8.    Broader Issues
•    The paper relates to debates on whether sustainability improves corporate financial performance that have implications for management research and practice.
•    It aims to inform investment processes and active ownership policies based on the financial materiality of ESG factors.
•    Future research could use primary data and meta-analytic techniques to address causality and generalizability further.
•    The paper resonates with ongoing dialogues regarding the financial repercussions of sustainability, carrying implications for both scholarly inquiry and practical corporate strategies. It advocates informed investment practices and emphasises future avenues for research.

9.    Quality and Contribution
•    The large sample size, rigorous categorisation by financial metrics, and neutral perspective add credibility.
•    The methods are appropriate for a review paper, but limitations exist in assessing causality in the underlying studies.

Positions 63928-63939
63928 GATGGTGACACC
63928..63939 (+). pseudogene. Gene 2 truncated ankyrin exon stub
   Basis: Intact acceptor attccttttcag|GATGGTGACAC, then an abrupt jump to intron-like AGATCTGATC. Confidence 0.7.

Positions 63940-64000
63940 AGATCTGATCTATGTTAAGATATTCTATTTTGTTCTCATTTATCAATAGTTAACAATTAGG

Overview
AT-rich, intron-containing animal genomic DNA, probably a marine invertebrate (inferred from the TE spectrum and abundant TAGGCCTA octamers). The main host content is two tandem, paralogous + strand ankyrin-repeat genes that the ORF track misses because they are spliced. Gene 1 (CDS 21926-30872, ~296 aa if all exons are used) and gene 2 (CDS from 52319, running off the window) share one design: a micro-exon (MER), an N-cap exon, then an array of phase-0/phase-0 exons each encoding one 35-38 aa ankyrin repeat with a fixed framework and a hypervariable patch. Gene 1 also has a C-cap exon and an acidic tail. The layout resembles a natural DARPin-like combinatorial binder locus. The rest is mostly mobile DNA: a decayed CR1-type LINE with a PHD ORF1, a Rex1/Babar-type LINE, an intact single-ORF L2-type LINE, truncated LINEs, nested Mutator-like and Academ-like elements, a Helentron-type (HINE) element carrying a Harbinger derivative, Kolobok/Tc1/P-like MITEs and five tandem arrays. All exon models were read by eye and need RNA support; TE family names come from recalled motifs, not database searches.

•    It contributes significantly to the academic literature on the financial case for ESG issues. The analysis appears to resolve previous contradictory findings.
•    The paper's robust categorisation, comprehensive approach, and neutral standpoint bolster its credibility. While methodologically suitable for a review paper, limitations in causal inference remain. Nevertheless, its significant contribution to the discourse on ESG's financial dimensions is palpable, seemingly reconciling prior disparities.

The process I typically review an academic paper as a master's student. My process involves all the content above and taking extra time to discuss the paper with my supervisor and peers. My perspective may not be the expert since I am still learning. I suggest looking at relevant materials from UCL's library website for the most professional guidance. There, you can access expert resources vetted by UCL librarians.